January 31, 2000, The National Transportation Safety Board tonight launched a Go Team to Oxnard, California, to begin its investigation of the crash of Alaska Airlines flight 261. The McDonnell Douglas MD-80 (N963AS) crashed off the coast of California this evening while en route from Puerto Vallarta, Mexico, to San Francisco. It is reported that the aircraft carried 83 passengers and 5 crew members.
Preliminary information from air traffic control communications indicates that the aircraft’s crew reported no problems when they checked in with Los Angeles Air Traffic Control Center at about 4:00 p.m. Pacific Time. About 10 minutes later they reported that they were descending and experiencing control problems. They were cleared to proceed to Los Angeles International Airport. The last communication from the aircraft was received about 7 minutes after the first report of a problem.
The first elements of the NTSB’s team will depart on a government aircraft from Reagan National Airport at about 2:00 a.m., Tuesday. Richard Rodriguez, who has almost 40 years of experience as an air safety investigator, will be the Board’s Investigator-in-Charge. NTSB Member John Hammerschmidt will accompany the team as the primary spokesman for the investigation. The MD 80 was manufactured in 1992. A company spokesman said the pilot radioed a problem with stabilizer trim and the plane was diverted to Los Angeles. The aircraft had no history of stabilizer trim problems.
The aircraft is powered by two JT8D Pratt & Whitney engines. Recent maintenance on the aircraft included servicing on Jan. 30, 2000; an 'A' Check on Jan. 11, 2000; and a 'C' Check on Jan. 13, 1999. The aircraft had 26,584 hours of flight time and had completed 14,315 cycles. A cycle is defined as one takeoff and one landing. Alaska Airlines is a Seattle-based jet carrier that operates 89 aircraft, including 35 MD-80s. Alaska is the nation's 10th largest airline. John F. Kelly, Chairman and Chief Executive Officer of Alaska Airlines offers a message to the families involved. "All of us at Alaska Airlines have been shaken and deeply saddened by the accident involving Flight 261 on January 31, 2000. Our thoughts and our prayers at this moment are for our passengers and fellow employees and for their families, friends and loved ones. To all I extend my personal and profound sorrow for what has transpired".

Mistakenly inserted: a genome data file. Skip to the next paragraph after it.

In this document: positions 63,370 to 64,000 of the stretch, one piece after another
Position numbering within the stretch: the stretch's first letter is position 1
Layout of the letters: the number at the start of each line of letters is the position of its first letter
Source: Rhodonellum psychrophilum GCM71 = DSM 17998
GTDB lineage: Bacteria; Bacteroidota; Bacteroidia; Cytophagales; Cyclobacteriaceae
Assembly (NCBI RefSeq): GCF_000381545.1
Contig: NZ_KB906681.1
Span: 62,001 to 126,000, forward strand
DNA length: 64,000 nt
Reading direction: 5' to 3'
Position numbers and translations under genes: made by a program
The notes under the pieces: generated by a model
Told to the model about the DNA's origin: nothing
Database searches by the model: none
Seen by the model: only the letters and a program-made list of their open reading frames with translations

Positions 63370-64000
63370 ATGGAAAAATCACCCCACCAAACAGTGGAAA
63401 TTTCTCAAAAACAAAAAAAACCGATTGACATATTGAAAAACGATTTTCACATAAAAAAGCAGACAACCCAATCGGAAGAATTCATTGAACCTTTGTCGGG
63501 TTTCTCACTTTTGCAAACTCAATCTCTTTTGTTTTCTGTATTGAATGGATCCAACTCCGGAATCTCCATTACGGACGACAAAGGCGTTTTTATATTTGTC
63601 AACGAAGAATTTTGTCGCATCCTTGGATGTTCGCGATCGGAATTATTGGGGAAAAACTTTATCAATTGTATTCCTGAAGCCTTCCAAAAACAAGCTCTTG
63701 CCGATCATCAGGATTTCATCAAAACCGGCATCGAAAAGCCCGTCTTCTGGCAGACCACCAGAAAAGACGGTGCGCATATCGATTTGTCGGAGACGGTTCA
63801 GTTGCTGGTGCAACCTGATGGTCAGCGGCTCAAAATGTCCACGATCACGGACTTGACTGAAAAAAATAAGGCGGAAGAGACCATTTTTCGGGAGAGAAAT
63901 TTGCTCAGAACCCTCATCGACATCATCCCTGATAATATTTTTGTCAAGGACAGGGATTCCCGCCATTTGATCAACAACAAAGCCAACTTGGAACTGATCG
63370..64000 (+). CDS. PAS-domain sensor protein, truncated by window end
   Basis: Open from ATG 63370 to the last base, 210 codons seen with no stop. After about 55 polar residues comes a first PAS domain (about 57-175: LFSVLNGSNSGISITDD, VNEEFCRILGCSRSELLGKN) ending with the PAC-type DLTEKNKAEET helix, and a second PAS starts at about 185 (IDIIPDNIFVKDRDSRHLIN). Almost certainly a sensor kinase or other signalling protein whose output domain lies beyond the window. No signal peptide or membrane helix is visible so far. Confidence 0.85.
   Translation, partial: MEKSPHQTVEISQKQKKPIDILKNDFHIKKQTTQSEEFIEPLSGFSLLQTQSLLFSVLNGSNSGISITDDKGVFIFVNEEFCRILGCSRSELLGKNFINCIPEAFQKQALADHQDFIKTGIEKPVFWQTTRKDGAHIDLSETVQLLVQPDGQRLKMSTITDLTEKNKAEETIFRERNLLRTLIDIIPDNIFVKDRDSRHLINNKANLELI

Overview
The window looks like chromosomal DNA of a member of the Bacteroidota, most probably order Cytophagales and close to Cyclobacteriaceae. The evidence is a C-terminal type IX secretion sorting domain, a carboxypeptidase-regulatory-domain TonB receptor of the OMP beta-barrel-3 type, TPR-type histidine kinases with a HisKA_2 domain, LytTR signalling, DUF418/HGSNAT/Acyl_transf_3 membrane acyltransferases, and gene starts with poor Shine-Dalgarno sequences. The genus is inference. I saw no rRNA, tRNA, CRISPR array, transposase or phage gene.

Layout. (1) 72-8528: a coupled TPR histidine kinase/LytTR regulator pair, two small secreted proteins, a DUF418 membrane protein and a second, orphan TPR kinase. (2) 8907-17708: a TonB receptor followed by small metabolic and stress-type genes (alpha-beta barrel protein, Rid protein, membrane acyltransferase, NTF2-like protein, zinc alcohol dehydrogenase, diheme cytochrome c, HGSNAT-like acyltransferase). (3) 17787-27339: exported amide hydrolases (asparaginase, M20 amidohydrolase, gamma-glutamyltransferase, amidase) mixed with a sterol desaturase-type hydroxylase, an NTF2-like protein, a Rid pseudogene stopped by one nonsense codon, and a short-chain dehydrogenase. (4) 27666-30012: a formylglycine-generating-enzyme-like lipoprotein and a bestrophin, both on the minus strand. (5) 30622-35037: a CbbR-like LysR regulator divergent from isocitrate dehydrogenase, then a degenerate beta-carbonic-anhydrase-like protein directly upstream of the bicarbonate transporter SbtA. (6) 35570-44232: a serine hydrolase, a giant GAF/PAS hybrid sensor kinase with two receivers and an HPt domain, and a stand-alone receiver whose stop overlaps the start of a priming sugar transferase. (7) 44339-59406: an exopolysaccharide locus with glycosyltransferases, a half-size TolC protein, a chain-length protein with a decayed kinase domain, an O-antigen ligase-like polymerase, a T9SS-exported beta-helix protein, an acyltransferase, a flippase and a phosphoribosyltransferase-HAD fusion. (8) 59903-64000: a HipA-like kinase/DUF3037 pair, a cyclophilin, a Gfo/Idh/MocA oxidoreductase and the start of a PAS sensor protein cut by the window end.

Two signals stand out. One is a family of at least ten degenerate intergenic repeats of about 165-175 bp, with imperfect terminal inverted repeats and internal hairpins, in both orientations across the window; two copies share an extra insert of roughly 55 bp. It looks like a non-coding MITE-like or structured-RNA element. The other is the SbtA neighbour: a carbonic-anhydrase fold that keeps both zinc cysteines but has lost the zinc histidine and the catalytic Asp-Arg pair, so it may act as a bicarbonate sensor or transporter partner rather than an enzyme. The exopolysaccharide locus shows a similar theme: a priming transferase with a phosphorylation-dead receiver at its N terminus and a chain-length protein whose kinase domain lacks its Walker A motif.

Alaska Airlines has experienced two fatal accidents since 1970. Both involved Boeing 727 aircraft operated by Alaska Airlines: Sept. 4, 1971: A Boeing 727 operated by Alaska Airlines crashed into the slopes of a mountain near Juneau, Alaska, about 28 miles west of the airport. All seven crew members and 104 passengers were killed. April 5, 1976: A Boeing 727 operated by Alaska Airlines overran the runway after landing in Ketchikan, Alaska, killing one of the 50 passengers on board.
Other events: Two additional events, the first occurred during the fall of 1986, Alaska has experienced a "total hull loss" when a Boeing 727 being taxied empty by two mechanics was destroyed by fire after striking a jetway at the Anchorage International Airport. Neither mechanic was injured.
The second event occurred in the early 1990s, when an individual jumped the perimeter fence at Phoenix International Airport and ran in front of a Boeing 727 operated by Alaska Airlines during takeoff. It was later determined by authorities that the individual had planned to commit suicide.
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